In September, 2011, Google posted a video on its YouTube channel promoting a new mobile payments service. It was a reworked version of a famous scene from the sitcom Seinfeld, and showed George Costanza looking at a poster for something called Google Wallet. Intrigued, he tears a reminder strip off the bottom of the poster, and tries to cram it into his leather wallet, which is already overstuffed with cash, receipts and bank notes. It’s the final straw, the wallet explodes in a shower of cards and paper, and its entire contents are scattered to the wind.

The answer? A digital wallet. Google had partnered with Mastercard, CitiBank and others to let people make payments in a store simply by “waving their phones at a special cash register”, as one commentator of the time described it.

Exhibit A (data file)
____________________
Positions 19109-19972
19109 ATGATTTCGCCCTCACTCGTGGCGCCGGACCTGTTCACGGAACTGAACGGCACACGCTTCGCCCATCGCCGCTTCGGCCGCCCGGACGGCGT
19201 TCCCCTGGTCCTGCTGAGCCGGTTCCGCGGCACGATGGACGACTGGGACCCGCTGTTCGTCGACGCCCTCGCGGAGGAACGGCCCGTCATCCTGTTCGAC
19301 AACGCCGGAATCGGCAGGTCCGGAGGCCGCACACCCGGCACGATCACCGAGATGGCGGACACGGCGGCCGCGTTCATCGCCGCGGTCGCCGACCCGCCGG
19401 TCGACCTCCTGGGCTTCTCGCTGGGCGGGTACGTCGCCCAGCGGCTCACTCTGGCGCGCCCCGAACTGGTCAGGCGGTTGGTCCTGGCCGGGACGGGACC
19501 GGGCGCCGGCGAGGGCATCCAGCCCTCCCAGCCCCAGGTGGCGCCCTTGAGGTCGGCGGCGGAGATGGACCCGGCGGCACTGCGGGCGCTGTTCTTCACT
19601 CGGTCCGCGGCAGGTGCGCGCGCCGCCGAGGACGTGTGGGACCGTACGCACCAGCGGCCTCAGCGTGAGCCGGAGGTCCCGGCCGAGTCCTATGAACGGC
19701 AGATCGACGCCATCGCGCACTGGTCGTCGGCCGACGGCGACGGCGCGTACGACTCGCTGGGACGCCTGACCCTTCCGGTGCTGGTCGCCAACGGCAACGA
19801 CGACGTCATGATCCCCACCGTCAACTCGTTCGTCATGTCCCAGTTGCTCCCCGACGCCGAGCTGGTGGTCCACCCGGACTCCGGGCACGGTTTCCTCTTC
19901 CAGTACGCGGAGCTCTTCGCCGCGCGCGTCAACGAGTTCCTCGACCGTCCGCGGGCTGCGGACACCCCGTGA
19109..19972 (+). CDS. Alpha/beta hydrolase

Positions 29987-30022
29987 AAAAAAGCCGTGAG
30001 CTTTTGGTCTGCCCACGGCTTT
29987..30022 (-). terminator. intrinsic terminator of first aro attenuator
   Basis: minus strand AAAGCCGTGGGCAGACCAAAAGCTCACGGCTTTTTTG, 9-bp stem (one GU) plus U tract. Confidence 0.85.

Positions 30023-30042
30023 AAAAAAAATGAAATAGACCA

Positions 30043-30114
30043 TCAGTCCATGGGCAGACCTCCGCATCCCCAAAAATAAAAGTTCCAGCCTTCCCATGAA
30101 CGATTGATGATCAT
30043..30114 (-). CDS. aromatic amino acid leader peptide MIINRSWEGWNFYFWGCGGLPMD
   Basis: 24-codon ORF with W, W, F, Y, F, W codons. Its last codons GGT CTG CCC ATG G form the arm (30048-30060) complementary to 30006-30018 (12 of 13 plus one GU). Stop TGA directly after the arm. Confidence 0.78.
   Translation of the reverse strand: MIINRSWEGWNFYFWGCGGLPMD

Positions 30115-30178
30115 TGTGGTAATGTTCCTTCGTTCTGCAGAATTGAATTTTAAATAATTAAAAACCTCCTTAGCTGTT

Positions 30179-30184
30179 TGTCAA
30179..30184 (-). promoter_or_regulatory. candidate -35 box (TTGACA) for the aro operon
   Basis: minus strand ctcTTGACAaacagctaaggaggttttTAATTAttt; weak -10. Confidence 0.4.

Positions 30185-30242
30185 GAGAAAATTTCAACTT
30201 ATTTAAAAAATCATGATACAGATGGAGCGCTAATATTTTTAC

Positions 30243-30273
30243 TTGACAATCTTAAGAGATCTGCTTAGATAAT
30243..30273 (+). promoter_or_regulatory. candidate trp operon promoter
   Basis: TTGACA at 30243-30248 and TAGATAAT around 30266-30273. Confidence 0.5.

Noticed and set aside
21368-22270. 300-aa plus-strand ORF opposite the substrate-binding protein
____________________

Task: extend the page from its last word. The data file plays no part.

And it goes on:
Osama Bedier, then Google’s VP for Payments, announced that this was “just the beginning” of the digital wallet story – and he was right. Today, digital wallets are used for nearly 30 percent of global in-store payments, and are also used online for more than half of all global e-commerce payment transactions. Usually available as an app, the leading wallets include those that come with your phone, such as ApplePay for iPhones and GooglePay for Android phones, as well as the likes of Paypal, Venmo and Cash App.

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